He believes that as a creative you need to constantly reinvent yourself, have no expectations of how your work will be received and to make things happen, always put your work out into the world.

We all strive to push boundaries, to stay relevant, to be less fearful, more determined and spend less time in our comfort zones. Embracing Gmunk’s ‘pearls’ is definitely a step in the right direction.




Stephen Kelleher

You are unlikely to come across a design talk as emotionally charged and impactful as the opening speaker at this year's Offset. In what was a brutally honest and eye-opening talk, Stephen Kelleher spoke of his career before and after being diagnosed with testicular cancer. From his rise to professional prominence as a graphic artist with a varied portfolio in illustration and motion design; to his crashing personal low.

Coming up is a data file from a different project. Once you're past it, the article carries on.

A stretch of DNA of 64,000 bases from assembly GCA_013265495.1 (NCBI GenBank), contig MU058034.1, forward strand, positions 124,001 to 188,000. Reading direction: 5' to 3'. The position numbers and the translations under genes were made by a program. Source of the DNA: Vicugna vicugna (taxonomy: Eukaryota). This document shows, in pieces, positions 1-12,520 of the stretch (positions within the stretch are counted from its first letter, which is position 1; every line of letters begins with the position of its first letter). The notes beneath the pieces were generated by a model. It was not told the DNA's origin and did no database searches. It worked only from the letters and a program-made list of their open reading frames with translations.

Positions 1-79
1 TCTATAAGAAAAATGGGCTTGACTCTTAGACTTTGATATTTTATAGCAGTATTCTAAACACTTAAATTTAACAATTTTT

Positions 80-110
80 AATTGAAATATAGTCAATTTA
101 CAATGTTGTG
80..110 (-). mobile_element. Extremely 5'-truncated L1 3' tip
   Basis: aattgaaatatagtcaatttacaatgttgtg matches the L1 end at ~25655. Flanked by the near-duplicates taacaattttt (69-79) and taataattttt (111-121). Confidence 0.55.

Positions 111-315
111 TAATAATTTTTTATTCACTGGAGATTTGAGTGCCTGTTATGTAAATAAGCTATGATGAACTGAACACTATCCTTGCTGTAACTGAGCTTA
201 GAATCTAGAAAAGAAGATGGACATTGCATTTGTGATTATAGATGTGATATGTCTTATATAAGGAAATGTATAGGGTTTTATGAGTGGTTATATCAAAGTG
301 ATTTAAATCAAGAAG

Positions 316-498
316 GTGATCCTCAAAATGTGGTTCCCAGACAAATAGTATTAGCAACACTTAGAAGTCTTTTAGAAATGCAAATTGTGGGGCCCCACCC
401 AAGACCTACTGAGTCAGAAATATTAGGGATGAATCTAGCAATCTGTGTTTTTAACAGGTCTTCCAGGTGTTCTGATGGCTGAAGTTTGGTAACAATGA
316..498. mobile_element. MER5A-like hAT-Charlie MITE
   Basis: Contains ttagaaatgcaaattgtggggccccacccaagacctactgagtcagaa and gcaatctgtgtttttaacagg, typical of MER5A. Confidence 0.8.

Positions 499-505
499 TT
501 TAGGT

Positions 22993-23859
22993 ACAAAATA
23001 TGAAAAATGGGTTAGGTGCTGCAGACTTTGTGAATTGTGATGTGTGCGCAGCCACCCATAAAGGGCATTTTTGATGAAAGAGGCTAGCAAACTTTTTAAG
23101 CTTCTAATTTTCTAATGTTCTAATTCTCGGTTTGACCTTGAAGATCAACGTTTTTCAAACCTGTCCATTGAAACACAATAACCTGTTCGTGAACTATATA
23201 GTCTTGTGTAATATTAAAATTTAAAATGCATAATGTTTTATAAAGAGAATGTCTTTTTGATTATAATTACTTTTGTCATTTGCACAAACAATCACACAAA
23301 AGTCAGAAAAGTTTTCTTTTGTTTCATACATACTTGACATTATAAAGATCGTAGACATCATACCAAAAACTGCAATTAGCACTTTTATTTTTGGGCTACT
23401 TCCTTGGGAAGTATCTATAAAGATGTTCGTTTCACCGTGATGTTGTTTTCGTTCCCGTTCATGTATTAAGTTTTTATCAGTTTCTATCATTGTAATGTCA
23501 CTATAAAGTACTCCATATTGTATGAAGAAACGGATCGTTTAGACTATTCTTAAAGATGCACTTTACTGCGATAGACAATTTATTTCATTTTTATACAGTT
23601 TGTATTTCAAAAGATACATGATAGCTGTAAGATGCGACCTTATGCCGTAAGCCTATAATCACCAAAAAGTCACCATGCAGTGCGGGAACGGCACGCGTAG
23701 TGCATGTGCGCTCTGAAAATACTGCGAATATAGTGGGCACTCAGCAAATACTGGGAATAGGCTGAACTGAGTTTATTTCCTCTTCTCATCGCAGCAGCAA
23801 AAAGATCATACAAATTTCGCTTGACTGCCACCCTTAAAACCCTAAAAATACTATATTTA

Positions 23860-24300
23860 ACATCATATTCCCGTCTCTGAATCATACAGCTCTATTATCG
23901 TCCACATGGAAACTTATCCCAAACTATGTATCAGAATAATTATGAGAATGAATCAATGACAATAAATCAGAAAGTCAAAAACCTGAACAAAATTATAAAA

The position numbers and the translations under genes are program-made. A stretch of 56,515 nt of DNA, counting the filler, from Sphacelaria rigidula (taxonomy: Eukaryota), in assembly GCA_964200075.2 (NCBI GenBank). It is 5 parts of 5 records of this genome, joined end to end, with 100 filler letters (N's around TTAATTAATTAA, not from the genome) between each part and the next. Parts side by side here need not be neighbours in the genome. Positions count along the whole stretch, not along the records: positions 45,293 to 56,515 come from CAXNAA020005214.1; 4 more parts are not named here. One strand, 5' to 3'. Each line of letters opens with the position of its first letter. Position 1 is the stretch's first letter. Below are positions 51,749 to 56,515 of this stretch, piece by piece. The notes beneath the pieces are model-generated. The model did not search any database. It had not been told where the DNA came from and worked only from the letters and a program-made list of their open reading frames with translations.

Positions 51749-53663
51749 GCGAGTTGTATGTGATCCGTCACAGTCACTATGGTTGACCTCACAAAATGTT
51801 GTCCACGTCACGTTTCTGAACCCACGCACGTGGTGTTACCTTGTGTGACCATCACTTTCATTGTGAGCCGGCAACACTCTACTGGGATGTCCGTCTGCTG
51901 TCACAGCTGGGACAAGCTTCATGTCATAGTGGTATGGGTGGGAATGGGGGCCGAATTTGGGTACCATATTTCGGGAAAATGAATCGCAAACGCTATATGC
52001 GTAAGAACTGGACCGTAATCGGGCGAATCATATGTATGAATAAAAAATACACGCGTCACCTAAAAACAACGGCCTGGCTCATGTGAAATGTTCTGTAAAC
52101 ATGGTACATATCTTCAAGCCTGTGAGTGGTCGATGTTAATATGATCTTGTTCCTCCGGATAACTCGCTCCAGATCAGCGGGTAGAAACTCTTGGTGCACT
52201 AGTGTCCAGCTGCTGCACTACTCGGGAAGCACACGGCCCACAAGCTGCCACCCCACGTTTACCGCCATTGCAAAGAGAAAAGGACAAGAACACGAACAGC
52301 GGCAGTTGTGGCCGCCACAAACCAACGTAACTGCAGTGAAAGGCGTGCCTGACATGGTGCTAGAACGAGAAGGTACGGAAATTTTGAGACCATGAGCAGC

Understandably, this changed his entire outlook on life, with profound repercussions on his profession. Having worked at leading animation studio Buck as a motion designer, Kelleher moved away from long days spent on a computer, instead becoming more tactile, introducing craft elements and exploring new ways of working. Self portrait photography has become a big part of his portfolio, dealing with themes around health, masculinity and sexuality, in what he sees as a soul searching exercise, and “a reflection of how the world presents itself through my eyes”. The talk ended on a positive note and after a dark period, Kelleher appears that to have found a new purpose to his work, “I came to realise quite some time ago that the best design is never informed by design itself but rather life”.


Kelleher (1)



Assemble co-founder Paloma Strelitz talked us through their desire to explore the disconnection between the public and urban spaces, a desire which they are very much fulfilling. Through projects such as The Cineroleum, Yardhouse and Folly for a Flyover they are creating surreal and playful moments that transform the perception of areas and find solutions to social problems.